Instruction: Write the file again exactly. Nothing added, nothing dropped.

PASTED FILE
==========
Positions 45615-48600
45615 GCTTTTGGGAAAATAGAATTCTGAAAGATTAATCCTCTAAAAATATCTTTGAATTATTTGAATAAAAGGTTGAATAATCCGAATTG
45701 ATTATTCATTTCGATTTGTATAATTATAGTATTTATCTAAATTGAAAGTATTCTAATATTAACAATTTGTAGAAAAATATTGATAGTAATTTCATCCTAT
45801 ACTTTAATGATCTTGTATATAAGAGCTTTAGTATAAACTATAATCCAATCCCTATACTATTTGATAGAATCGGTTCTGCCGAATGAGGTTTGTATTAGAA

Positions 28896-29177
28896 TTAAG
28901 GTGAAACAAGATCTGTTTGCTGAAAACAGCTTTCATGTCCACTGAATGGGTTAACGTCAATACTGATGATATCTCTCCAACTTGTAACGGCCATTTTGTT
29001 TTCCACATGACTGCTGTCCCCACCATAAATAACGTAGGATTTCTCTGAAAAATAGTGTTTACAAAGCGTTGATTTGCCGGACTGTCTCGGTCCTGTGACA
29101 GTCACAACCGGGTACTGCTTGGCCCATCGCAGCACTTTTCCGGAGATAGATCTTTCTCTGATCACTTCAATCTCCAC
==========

Positions 45615-48600
45615 GCTTTTGGGAAAATAGAATTCTGAAAGATTAATCCTCTAAAAATATCTTTGAATTATTTGAATAAAAGGTTGAATAATCCGAATTG
45701 ATTATTCATTTCGATTTGTATAATTATAGTATTTATCTAAATTGAAAGTATTCTAATATTAACAATTTGTAGAAAAATATTGATAGTAATTTCATCCTAT
45801 ACTTTAATGATCTTGTATATAAGAGCTTTAGTATAAACTATAATCCAATCCCTATACTATTTGATAGAATCGGTTCTGCCGAATGAGGTTTGTATTAGAA

Positions 28896-29177
28896 TTAAG
28901 GTGAAACAAGATCTGTTTGCTGAAAACAGCTTTCATGTCCACTGAATGGGTTAACGTCAATACTGATGATATCTCTCCAACTTGTAACGGCCATTTTGTT
29001 TTCCACATGACTGCTGTCCCCACCATAAATAACGTAGGATTTCTCTGAAAAATAGTGTTTACAAAGCGTTGATTTGCCGGACTGTCTCGGTCCTGTGACA
29101 GTCACAACCGGGTACTGCTTGGCCCATCGCAGCACTTTTCCGGAGATAGATCTTTCTCTGATCACTTCAATCTCCAC